Katherine: This pen was easy for me to use for 20 minutes. It’s comfortable, and I prefer it unposted. It was comfortable in hand and while I had to think about writing a little bigger than usual, the pen itself posed no issues.

Pamela:  One of my favorite aspect of this pen is how comfortable it is to write with.  The threads are not noticeable to me as I write. I have no problem journaling with this pen for an extended period of time.  The width of the pen was comfortable to hold in the traditional tripod position and I didn’t notice any particular issues with slippage.  I really enjoy the line variation and taking the time to get the lines crisp and clean. My handwriting is required to be bigger and I prefer to savor the writing experiences with my stub and cursive italic nibs.

Franz: I used the Singularity with its cap posted as I wrote on my journal for 20 minutes. Normally, as long as the pen is long enough and section thick enough, I would enjoy writing with it. But for some reason, this pen was “too light” for me to write with it comfortably. I loved the writing that the nib laid down on paper and I wrote a lot but I kept on thinking of its lightness which kinda interrupted my train of thought.

EDC-ness (Every Day Carry)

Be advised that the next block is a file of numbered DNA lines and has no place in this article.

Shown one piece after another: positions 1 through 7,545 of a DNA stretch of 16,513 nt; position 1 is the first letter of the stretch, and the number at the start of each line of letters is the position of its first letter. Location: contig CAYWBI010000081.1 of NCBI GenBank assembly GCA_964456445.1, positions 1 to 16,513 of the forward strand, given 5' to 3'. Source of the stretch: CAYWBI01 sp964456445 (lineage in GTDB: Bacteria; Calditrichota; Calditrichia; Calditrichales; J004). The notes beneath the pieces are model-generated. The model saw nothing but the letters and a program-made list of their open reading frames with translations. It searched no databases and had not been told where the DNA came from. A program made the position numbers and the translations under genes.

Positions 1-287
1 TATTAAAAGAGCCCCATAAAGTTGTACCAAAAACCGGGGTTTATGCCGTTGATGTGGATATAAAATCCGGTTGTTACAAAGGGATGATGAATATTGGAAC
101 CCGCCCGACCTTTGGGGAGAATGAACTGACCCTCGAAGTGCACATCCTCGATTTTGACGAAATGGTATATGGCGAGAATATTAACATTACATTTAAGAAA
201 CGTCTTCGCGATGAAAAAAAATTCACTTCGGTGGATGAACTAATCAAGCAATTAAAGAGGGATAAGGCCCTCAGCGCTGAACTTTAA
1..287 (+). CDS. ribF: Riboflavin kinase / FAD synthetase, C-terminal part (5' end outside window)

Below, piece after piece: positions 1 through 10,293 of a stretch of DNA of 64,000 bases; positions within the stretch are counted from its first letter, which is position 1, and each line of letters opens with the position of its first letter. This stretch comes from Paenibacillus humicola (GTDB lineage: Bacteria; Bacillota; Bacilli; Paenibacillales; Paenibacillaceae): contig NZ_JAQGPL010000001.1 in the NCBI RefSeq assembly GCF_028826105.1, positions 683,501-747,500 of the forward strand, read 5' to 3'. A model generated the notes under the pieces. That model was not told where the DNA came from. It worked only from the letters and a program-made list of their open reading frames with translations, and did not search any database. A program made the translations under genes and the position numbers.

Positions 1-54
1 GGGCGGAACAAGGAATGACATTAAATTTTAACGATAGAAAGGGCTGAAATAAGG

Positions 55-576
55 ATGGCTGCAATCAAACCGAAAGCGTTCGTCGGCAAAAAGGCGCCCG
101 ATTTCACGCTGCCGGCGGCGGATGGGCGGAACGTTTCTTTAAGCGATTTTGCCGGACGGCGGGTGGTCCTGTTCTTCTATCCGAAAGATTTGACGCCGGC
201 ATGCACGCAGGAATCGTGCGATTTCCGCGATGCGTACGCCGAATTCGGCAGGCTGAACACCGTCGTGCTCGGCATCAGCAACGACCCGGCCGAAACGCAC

Katherine: The nib on the particular pen I used made it an impractical EDC. I have to write a little bit too big for it to be a good pen for me to grab and take fast notes with. However, nib aside, it was a reasonable EDC pen that I wasn’t afraid to carry around and use. The clip on this pen is surprisingly solid and I was very comfortable clipping it to a notebook, then letting them float around together in the vast expanse of my backpack. (Sorry Pam. I promise there were no keys in my backpack!)

Pamela:  The screw cap is surprisingly solid and I haven’t had any issues with leakage despite throwing it into my white coat or being floated in Katherine’s backpack.  Some people do report that they have accidentally unscrewed the section from the nib due to the odd placement of the threads for the cap.  I haven’t had that issue either.  Due to the screw cap, this isn’t my choice EDC pen.  It does take about 1.5-2 rotations which just isn’t as convenient as a snap cap.

Franz: I actually liked using this pen at my work setting and I had it in my shirt pocket for two days. The stub nib wrote surprisingly well on the copy paper we use. My co-worker got to try the pen and commented that it’s easier to write with than my usual pens (cursive italic nibs). I think my co-worker wanted it for herself. haha!

Anyway, yes, I would recommend this as an EDC pen as it seems to be a durable and versatile pen.

Katherine's test writing of the 0.6mm nib
Katherine’s test writing of the 0.6mm nib

Final Grip-ping Impressions